“There are a number of proven strategies out there for quitting
smoking, and now we have growing evidence that text messaging is
another option for quitting,” said Lorien Abroms, a behavioral
scientist at George Washington University in Washington, D.C., who
led the study.
Just 11 percent of the people who used Abroms’ text2quit service
ended up smoke-free at the six-month mark, but that compared to 5
percent of those who got supportive literature.
That success rate among text users is in line with other types of
smoking-cessation support, like telephone quitlines, Abroms and her
colleagues point out in the American Journal of Preventive Medicine.
It’s also in keeping with results from other studies of text
messaging to help smokers quit (see Reuters Health story of November
14, 2012, here: http://reut.rs/SWlAWm).
Texts have been tried in recent years - with mixed results – to
deliver healthcare messages ranging from support in managing
diabetes to reminders to get a flu vaccination.
“I started with thinking about emails for helping people quit
smoking and then I just saw cell phones taking off as a big change
in communication tech and (saw) how we can use them to change health
behavior,” Abroms told Reuters Health.
Almost 70 percent of smokers say they want to stop smoking, but it
typically takes at least two attempts to give up tobacco, according
to the Centers for Disease Control and National Institutes of
“When I developed it there was no other (text-to-quit) program in
the U.S.,” Abroms, said.
To test the approach, she and her colleagues recruited participants
in 2011 and 2012 through an ad that appeared to people searching
Google for information on smoking-cessation. Thousands responded,
and 503 people ended up being included in the study.
They were randomly assigned to one of two groups that either got the
text2quit program or received National Cancer Institute booklet on
smoking cessation called “Clearing the Air.”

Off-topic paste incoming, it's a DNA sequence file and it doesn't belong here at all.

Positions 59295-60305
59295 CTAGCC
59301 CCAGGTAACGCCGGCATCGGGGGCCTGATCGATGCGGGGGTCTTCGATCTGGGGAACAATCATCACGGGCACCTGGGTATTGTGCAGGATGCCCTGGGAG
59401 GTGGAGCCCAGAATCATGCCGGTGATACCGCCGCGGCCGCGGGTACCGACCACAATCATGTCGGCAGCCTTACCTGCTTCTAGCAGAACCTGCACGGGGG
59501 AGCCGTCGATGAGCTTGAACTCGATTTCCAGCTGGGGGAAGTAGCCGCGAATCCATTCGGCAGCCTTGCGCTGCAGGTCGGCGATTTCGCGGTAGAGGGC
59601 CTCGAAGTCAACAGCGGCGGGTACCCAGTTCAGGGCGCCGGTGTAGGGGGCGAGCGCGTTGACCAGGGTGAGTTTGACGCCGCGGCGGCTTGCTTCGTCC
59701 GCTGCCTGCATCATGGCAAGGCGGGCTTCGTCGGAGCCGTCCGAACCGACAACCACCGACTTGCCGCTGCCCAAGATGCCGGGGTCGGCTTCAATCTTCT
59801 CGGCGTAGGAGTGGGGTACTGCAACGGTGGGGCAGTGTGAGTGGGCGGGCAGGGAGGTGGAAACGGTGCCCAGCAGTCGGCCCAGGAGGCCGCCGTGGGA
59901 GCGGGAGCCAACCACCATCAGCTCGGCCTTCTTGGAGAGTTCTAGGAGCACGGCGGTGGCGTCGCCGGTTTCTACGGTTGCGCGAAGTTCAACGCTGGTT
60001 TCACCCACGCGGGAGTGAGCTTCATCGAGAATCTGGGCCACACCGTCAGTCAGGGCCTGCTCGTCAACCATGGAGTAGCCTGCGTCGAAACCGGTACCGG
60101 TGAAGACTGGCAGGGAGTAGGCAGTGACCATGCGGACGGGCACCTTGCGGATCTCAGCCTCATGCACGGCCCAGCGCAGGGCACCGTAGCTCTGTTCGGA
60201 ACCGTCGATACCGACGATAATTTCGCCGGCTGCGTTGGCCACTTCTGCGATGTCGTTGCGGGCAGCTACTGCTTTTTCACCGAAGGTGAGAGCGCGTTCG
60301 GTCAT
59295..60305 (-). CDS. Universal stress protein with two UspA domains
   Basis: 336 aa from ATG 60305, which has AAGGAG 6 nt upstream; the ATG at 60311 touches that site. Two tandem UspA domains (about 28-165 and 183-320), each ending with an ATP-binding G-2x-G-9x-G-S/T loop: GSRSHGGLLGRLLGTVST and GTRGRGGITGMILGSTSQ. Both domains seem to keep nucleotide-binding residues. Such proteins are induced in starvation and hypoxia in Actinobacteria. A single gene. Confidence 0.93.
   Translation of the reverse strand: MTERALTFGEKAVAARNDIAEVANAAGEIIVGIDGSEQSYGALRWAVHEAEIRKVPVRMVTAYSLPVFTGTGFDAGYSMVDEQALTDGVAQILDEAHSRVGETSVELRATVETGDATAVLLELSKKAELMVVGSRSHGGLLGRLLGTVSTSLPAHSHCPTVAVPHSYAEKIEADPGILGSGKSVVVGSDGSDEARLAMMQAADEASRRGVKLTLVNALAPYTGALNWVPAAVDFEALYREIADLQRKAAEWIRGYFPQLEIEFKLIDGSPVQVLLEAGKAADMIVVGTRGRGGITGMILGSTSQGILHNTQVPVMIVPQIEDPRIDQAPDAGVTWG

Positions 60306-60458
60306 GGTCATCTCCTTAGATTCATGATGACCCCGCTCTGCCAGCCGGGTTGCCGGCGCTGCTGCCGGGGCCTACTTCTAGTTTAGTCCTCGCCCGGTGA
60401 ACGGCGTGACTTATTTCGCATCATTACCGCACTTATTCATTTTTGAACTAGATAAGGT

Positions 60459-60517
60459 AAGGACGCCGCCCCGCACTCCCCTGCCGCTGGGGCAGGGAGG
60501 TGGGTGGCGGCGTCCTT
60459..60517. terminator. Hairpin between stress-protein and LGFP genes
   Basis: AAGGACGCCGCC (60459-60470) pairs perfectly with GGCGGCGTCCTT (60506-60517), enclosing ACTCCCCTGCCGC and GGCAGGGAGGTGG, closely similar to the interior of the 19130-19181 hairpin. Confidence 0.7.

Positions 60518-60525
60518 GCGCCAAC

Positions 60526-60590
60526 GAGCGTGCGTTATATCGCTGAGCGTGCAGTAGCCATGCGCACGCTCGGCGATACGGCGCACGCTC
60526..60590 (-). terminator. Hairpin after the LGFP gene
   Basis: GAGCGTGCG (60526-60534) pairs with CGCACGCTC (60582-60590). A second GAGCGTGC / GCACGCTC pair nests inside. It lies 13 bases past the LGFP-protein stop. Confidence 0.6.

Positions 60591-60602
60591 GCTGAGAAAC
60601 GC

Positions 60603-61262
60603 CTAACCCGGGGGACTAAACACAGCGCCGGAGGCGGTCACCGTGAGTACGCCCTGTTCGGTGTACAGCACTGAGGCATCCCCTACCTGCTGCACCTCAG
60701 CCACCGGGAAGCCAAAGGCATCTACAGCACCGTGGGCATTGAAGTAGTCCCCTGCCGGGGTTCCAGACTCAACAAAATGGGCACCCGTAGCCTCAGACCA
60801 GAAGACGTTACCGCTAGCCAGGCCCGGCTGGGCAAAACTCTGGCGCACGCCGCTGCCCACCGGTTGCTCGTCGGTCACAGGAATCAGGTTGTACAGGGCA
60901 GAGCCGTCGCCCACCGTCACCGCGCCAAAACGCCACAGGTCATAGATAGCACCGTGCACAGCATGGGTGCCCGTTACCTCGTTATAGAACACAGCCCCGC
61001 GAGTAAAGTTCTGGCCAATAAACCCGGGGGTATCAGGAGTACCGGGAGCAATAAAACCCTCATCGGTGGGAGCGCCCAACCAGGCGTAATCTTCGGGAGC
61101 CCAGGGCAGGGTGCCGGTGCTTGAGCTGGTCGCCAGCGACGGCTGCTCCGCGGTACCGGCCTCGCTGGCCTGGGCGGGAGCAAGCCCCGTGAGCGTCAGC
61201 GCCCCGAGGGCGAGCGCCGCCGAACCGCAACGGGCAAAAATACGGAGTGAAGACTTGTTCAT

Text users received encouraging messages leading up to their quit
date, and after that they got multiple supportive messages each day
in their first week. These tapered to once-a-week messages after two
and a half months.
The text users could also send messages such as “CRAVE” and get back
a tailored response, like a tip or a trivia game. They could text
“STAT” to see their quitting statistics or the word “SMOKED” to
indicate that they had smoked and potentially needed to restart the
Abroms and her team surveyed all participants one month, three
months and six months after they began the program. Those who said
at the six-month follow-up that they hadn’t smoked in the past seven
days were asked to provide a saliva sample, which was tested for
cotinine, a byproduct of nicotine.
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Having chemical confirmation of abstinence for the portion of both
study groups who said they were not smoking at six months adds
strength to the results, the study team writes.
All participants were encouraged to use their assigned support
method in tandem with other cessation techniques like nicotine
patches, counseling and phone help lines. The goal of the program is
to help people quit smoking using any and all methods that work for
them, Abroms said.
“The (text) messages were a constant reminder that they were trying
to quit, and the program offers interactive tools so they could get
help every time they had a craving,” she said.
“They felt that someone actually cared that they quit, the messages
were like an electronic conscience, even though they knew it was
computer-generated it still gave them a sense of someone supporting
them,” Abroms added.
“The advantage of the text program is that a smoker can text for
help when they’re having a moment of weakness, and the program can
text them back with suggestions on how to cope,” said Dr. Joseph R.
DiFranza, a professor of family medicine & community health at the
University of Massachusetts Medical School in Worcester.
The National Cancer Institute offers a text-messaging support
service through its website smokefree.gov.
The text2quit service, which has been offered for several years
without charge through the national 1-800-QUITNOW phone support
line, is now also available online as a stand-alone product at
www.text2quit.com for a fee.
The program is currently only available in English, but there are
plans to roll out a Spanish version in 2015, according to Justin
Sims, CEO of Voxiva, the company that supports Text2Quit.
SOURCE: http://bit.ly/1ioRyGJ American Journal of Preventive
Medicine, online June 5, 2014.
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